Re: [Semantic_Web] Re: SemWeb in Real Life - ie not just theory

[cc'ing, original thread at]

On 05/04/2008, Logician <> wrote:
> The issue of language, or semantics, in my business has a different
> meaning to just understanding words. The difference is that products
> are described by design criteria, quality, etc. It is not a matter of
> understanding English words and translating into a machine language
> (eg SQL) but of actually understanding the terms and the data related
> to them, almost like a new language.

That actually sounds the kind of job for which RDF and  OWL (the Web
Ontology Language) are well suited, though offhand I can't think of any
existing vocabularies in that space.

The key difference is that in sales qualitative issues matter. There
> are few facts about a product. If I say High Quality it is not a fact
> but a view. If several people have the view, it is an accepted view. A
> parallel would be to invent a language to describe something because
> words do not exist. Inventing the language would be hard but once
> invented it could be used to describe all similar objects.

Right, the nearest thing I know of to that is the Review vocabulary:

which is used under the hood at

I agree once that is done, you could use your kind of thinking to them
> find different ways of saying High Quality, eg good products,
> recommended, etc
> To clarify: Microsoft invested in supported XML with classes in C#
> making it easy to use XML. Now we have RDF and recommendations to
> extend XML, I assume Microsoft will invest in more C# classes so we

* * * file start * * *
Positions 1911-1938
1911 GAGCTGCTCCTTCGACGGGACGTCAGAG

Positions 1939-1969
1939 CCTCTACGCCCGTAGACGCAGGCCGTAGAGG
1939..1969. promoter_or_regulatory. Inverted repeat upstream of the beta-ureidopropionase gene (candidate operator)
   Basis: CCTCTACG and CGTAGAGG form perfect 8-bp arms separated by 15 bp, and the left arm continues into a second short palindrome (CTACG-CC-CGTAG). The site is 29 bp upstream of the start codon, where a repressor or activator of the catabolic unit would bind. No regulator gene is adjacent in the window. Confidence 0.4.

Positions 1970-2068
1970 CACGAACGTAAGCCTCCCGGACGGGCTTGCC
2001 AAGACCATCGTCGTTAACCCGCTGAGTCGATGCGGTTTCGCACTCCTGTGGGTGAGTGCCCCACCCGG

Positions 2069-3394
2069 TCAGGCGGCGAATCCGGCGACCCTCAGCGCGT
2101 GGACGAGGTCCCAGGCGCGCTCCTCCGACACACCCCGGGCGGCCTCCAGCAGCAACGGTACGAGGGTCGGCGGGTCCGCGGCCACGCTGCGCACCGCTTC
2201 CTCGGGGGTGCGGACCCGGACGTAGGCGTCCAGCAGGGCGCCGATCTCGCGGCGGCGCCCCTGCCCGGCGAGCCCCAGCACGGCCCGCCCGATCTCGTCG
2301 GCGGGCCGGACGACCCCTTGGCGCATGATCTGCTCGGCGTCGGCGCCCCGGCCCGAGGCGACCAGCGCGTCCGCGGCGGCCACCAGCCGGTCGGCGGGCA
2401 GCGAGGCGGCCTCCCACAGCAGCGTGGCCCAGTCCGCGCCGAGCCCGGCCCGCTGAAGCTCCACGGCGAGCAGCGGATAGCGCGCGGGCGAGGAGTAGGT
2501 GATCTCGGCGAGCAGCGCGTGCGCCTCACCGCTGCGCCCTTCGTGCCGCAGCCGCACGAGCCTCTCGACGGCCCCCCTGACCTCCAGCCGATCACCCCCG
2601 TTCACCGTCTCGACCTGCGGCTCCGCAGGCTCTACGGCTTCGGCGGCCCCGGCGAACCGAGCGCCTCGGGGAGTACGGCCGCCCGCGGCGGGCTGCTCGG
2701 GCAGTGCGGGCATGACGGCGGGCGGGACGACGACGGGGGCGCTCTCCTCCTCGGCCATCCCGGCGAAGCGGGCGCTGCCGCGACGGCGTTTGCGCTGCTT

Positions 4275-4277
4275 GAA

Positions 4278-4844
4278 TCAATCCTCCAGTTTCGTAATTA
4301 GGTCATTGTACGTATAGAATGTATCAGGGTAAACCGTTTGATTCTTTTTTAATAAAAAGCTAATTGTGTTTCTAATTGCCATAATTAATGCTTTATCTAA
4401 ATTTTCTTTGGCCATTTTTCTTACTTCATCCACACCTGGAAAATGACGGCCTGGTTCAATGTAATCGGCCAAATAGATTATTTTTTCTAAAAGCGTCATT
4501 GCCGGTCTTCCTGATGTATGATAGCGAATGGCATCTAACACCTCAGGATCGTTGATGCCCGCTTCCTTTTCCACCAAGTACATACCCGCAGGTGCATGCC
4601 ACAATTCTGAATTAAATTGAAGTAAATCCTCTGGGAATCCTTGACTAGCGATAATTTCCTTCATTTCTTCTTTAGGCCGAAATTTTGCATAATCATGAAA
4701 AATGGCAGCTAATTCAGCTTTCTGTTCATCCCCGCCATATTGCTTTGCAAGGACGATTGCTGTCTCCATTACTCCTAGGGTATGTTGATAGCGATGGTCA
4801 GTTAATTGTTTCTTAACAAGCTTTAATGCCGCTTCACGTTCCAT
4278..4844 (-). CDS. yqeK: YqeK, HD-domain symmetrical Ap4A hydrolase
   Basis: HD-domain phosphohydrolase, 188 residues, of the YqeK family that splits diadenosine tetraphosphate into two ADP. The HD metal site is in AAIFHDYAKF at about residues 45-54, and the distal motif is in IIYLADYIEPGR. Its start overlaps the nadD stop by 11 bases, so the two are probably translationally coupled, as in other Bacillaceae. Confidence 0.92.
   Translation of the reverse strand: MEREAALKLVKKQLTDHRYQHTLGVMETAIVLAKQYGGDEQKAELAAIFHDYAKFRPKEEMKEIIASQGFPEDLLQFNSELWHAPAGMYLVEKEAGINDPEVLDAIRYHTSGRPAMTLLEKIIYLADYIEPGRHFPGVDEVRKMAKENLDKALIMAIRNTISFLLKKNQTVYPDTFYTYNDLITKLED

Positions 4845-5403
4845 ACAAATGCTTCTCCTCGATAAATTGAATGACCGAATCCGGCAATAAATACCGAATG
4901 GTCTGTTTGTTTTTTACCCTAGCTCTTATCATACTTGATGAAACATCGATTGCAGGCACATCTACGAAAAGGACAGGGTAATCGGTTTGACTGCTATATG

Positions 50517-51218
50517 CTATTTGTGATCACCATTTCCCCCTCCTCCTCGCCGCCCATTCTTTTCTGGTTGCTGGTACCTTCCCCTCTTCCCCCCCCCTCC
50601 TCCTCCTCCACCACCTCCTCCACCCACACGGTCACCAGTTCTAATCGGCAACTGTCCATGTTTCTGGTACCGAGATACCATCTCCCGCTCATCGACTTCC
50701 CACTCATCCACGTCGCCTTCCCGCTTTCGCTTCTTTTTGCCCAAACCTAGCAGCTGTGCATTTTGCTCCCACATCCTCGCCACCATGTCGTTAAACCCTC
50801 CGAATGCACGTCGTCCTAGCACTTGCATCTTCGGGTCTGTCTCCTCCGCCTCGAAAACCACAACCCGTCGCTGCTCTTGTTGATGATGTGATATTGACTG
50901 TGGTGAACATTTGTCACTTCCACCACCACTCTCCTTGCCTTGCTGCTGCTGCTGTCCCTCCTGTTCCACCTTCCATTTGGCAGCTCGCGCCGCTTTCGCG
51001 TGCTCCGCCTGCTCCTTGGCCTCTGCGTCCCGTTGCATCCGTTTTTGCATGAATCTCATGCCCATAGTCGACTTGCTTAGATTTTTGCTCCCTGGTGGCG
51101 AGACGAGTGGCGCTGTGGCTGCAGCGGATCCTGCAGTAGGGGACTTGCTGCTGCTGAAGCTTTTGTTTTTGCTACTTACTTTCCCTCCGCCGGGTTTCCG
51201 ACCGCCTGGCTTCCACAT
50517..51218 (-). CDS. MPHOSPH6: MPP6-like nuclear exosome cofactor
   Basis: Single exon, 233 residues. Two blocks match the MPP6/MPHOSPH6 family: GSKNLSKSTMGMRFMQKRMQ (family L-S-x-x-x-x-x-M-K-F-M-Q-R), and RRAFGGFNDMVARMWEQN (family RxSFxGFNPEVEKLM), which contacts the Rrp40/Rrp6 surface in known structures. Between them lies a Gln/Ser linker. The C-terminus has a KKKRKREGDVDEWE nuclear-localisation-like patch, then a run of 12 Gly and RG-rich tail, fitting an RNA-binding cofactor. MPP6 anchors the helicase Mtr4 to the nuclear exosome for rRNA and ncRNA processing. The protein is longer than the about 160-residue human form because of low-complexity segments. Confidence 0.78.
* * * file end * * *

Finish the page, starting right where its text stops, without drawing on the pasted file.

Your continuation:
> can easily process RDF.

Microsoft haven't exactly been quick off the mark for RDF support (though
their ADO.Net Entity Framework stuff is very RDF-like, but unfortunately
doesn't use URIs as identifiers). Fortunately there are loads of open source
toolkits available, see:

I think once key difference is that semantics related to sales is a
> business, and not actually overhead (eg accounts is overhead). The key
> to distribution is product knowledge. If such knowledge can be changed
> then the entire retail systems of the world can change allowing people
> to find what they want almost instantly. This has an impact of
> billions as billions are used in advertising, brochures, shop
> displays, sales calls, branding, etc.


Not long ago I started looking into product description for a considerably
simpler scenario than you describe (for music equipment, the main
complication was representing part-whole relationships for guitar parts
etc). I was surprised to find how little work had apparently been done in
this area, given the commercial potential.

For what it's worth I got as far as thinking something very like the core
terms of FRBR would make a good starting point, borrowing the part-whole
stuff from somewhere like Cyc or maybe one of the proposed Upper Ontologies,
the whole lot being liberally sprinkled with SKOW.



Received on Wednesday, 9 April 2008 09:12:27 UTC